Big Ben Pendulum Letter (Pages Two and Three)

Big Ben Pendulum Letter (Pages Two and Three)
  • Title: E B Denison, Queen Anne Street, London to Lord Seymour

  • Date : 22 Jan 1852

  • Catalogue number : Parliamentary Archives, WLS/2/200

  • Description :

    Letter from E B Denison, Queen Anne Street, London to Lord Seymour, 22 Jan 1852. Includes suggestions about the positioning and construction of the clock, pendulum and weights in the Tower of the Houses of Parliament.

    From Parliamentary Archives collection reference WLS - the papers of James Willis, a senior clerk in the Office of Works, 1858-1900.

  • Transcript:

    Houses of Parlt

    Gt Clock                     42 Queen Anne Street

    Mr Denison to Ld Seymour                            22 Jan 1852

                22nd January 1852

     

    My Lord,

    I have written to the Astronomer Royal as you desired, sending him a copy of that sketch of the general arrangement of the clock which I showed you, &  asking his opinion about the advantage of putting the clock over the air shaft if possible.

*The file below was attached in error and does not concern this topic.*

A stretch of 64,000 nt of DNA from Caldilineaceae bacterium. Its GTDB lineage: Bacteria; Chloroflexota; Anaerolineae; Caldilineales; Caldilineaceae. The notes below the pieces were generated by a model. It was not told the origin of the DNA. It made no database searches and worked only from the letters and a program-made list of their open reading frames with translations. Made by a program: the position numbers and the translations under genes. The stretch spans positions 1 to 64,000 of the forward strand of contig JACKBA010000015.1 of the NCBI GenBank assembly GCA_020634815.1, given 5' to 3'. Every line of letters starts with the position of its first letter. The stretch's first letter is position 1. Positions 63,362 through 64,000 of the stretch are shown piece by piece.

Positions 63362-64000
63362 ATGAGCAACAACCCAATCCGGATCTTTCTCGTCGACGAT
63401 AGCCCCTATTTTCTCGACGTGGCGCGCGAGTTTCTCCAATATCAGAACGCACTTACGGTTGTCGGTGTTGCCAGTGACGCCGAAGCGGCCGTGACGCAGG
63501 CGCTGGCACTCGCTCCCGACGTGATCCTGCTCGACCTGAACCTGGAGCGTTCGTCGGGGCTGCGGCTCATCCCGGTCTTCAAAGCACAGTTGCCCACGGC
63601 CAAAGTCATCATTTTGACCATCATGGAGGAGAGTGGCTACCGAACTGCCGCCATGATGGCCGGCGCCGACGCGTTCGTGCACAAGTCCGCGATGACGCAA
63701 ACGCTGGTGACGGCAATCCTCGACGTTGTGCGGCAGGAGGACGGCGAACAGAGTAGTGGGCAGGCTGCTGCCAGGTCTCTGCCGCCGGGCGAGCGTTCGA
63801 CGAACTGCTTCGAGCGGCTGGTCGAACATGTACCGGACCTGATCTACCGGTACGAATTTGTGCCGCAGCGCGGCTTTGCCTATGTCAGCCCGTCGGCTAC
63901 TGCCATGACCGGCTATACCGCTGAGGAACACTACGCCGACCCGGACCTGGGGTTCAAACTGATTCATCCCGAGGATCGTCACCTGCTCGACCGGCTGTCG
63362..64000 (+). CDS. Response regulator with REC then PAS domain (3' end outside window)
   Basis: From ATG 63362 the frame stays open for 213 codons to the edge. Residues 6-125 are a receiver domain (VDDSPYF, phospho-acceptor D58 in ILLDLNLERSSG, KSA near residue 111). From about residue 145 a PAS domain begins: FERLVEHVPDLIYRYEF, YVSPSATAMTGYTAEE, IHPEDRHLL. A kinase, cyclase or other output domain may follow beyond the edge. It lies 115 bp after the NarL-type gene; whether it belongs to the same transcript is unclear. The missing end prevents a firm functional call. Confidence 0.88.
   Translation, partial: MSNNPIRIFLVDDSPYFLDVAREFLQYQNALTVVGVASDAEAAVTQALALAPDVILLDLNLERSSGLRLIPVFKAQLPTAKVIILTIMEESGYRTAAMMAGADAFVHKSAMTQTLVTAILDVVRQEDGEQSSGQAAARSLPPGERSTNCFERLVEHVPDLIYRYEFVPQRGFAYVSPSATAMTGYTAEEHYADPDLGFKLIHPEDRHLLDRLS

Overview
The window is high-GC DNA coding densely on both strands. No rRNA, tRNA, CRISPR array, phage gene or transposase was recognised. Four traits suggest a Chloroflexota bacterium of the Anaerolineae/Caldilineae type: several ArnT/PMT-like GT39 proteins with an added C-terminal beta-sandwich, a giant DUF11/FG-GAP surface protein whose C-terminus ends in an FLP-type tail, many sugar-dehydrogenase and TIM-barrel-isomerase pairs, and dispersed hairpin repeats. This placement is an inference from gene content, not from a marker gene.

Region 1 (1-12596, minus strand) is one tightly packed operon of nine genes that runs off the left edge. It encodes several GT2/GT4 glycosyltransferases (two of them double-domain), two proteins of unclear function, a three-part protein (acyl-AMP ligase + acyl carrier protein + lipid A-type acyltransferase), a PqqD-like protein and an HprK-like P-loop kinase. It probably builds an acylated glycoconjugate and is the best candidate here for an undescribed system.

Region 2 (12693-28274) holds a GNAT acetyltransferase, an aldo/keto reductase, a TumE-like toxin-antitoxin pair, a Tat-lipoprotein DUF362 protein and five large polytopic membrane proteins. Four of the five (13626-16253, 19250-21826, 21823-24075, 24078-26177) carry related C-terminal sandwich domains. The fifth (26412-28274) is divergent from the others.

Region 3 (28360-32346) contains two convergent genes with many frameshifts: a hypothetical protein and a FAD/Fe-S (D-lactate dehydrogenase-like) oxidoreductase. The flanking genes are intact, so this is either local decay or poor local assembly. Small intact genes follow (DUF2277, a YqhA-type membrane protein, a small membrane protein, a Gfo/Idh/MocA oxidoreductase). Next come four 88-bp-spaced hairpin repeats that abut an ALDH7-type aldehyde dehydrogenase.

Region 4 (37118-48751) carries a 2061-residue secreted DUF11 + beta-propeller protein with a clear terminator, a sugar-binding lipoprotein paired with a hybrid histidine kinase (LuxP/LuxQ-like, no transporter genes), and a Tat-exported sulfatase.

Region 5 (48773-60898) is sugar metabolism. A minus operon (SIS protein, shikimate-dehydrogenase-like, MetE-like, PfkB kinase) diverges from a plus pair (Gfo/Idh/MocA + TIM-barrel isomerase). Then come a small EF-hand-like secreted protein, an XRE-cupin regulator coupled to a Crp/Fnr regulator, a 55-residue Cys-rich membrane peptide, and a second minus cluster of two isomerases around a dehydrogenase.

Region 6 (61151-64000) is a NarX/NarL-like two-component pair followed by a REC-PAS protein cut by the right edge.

He says in reply:

    The convenience of having the command of the airshaft was so obvious that on receiving the plans I at once made inquiry about the possibility of having license to use it: the answer, I think was rather obscure! I am not quite certain about the necessity; & if the interests concerned here appear to be in conflict it will be obviously desirable that ours should not be pressed rigorously except where we are absolutely unable to give up our point.

    With this view I should ask you to consider the following suggestions: -

                He then proposes several expedients for continuing to use the space in the middle, which are certainly (as well as others which I should rather adopt) feasible, if we were driven to use it; but all such expedients will tend to render the clock less perfect, & will immediately suggest to any spectator who understands such things, the question – ‘why was not this position of this clock settled in the first instance between the architect and those who managed the clock? For if it had been, not such arrangement as this would ever have been adopted.’

                I intend to call at the Office of Works, as you suggested, to look at the old plans & I will bring Mr Airy’s Letter with me, in case you would like to see the kind of expedients which he suggests for adapting the clock to the middle of the tower.

     

                            … I remain My lord

                                        Yours very truly

                                                    E B Denison

     

    The Lord Seymour

     

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